Oil and Gas Exploration in the Gulf of Guinea

Whale Photo
A humpback whale breaching.
©Tim Collins

As oil and gas companies expand their reach into the world’s oceans, probing the depths for untapped stores of energy, many marine creatures may come under threat. Declining reserves in Arabia, the North Sea, and North America and political instability elsewhere have made Africa’s waters a new target for oil companies. New technologies for deepwater drilling and the worldwide increase in seismic surveys are resulting in an overall rise in sound in the marine environment. The WCS Ocean Giants Program is working off the coast of the Gulf of Guinea in central west Africa to identify and mitigate the potential impacts of the oil and gas industry’s exploration and production activities to marine mammals and their habitats.

Challenges

While there is a growing body of research on marine ecosystems and species in Africa, the growth of the oil and gas industry’s influence in the region has sometimes outpaced the scientific work. As a result, risks of industrial development to critical marine habitats are not well understood. We do know that noise disturbance brought on by seismic surveys potentially impacts cetaceans and other fauna. For example, critically endangered western gray whales have been profoundly affected by seismic surveys. Oil exploration and exploitation around Sakhalin Island in eastern Russia, the only known feeding grounds for the whales, forced this small population from nearshore into deeper waters to feed. This causes serious concern for the viability of the population, which is estimated to number only 120 individuals. Noise disturbance is not the only consequence of the oil and gas industry’s offshore activities. Increased shipping traffic and chemical pollution also pose major threats.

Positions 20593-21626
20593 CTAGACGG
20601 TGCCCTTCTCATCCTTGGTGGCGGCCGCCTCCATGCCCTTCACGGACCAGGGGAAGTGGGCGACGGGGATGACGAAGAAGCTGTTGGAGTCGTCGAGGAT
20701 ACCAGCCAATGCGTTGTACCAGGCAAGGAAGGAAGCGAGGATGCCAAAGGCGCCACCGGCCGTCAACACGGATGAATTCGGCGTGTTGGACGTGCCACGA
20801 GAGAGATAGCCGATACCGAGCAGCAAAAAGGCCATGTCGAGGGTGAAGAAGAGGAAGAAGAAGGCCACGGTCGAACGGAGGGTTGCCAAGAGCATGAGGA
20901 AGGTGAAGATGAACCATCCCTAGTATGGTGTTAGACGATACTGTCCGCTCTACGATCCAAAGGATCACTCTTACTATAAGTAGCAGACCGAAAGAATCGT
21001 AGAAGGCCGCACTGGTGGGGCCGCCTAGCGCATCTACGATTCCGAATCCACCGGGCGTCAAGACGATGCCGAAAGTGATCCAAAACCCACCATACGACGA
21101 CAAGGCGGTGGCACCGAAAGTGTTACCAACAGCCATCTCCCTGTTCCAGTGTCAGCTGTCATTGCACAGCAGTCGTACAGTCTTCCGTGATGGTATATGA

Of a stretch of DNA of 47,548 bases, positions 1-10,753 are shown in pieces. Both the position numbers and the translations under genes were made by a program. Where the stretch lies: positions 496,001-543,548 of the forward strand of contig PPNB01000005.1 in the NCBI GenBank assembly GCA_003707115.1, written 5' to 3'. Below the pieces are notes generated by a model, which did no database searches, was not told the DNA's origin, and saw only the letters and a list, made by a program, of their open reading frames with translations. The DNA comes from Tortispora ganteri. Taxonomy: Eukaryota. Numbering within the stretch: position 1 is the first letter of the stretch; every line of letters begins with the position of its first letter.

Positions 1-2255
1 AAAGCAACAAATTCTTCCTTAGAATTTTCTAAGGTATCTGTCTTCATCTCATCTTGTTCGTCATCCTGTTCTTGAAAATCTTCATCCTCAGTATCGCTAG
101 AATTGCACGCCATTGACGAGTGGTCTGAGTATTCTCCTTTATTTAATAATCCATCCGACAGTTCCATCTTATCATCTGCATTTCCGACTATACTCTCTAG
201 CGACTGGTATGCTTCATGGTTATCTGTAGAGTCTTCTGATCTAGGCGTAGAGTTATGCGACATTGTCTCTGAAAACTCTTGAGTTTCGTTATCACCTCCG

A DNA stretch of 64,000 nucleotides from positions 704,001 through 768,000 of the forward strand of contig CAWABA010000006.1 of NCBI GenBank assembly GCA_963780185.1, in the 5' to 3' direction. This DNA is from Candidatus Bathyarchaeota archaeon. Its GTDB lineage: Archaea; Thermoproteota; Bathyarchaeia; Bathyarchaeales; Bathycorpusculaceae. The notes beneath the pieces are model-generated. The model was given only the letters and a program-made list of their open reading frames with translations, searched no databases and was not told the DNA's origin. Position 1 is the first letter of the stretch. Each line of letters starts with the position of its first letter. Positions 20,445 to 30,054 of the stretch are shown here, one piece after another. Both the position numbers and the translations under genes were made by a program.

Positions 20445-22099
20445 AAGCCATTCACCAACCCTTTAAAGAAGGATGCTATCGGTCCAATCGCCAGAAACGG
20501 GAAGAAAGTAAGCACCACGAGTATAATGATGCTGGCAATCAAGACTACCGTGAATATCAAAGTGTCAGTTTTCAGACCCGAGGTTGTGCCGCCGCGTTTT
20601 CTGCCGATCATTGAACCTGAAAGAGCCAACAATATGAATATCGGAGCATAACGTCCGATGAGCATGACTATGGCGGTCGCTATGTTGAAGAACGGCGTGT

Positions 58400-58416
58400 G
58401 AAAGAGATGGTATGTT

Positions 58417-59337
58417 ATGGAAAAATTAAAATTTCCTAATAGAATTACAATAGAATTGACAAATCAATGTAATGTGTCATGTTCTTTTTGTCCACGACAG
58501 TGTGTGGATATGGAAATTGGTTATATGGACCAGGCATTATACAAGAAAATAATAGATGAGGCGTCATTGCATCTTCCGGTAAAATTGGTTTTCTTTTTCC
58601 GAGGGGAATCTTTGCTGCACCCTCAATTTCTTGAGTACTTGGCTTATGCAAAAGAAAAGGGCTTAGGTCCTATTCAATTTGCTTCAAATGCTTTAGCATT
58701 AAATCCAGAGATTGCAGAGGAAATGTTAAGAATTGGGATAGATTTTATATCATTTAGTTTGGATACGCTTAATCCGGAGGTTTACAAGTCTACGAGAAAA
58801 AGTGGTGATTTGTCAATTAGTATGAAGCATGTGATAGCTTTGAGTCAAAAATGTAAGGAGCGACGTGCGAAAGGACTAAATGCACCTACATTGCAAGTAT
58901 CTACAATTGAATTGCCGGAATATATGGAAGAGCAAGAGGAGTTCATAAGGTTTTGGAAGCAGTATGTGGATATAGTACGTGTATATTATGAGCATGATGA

Goals

  • Document marine mammal presence, diversity, and movements in key marine habitats that the oil and gas industry expects to explore.
  • Train local conservationists to collect data, such as through conducting interviews with fishers and villagers about their observations of patterns of distribution, behavior, and relative abundance, as well as levels of by-catch and hunting.
  • Use research on cetaceans to recommend best practices for exploration activities to minimize any potential impacts, such as identifying seasonal periods when migratory whales might not be present.
  • Foster greater cooperation between research and conservation organizations and the hydrocarbon industry.

What WCS is Doing

The WCS-Ocean Giants Program has conducted significant work in the coastal waters of Gabon and the Gulf of Guinea, where the oil industry has requested our assistance and experience. In some cases, new industry practices have led to improvements, such as reducing waste disposal into the waters, changing the timing of seismic surveys, and minimizing disruptive lighting. These and other modifications have served as a start to minimizing impacts for marine creatures including marine turtles and whales, among others. WCS is hopeful that additional progress can be made.


From the Newsroom

"Save the Whales" Still the Rallying CryApril 15, 2013

Reflecting on the American Museum of Natural History’s captivating new whale exhibition, Dr. Howard Rosenbaum, director of WCS’s Ocean Giants program, describes the challenges these beloved, but troubled creatures face in today’s oceans.

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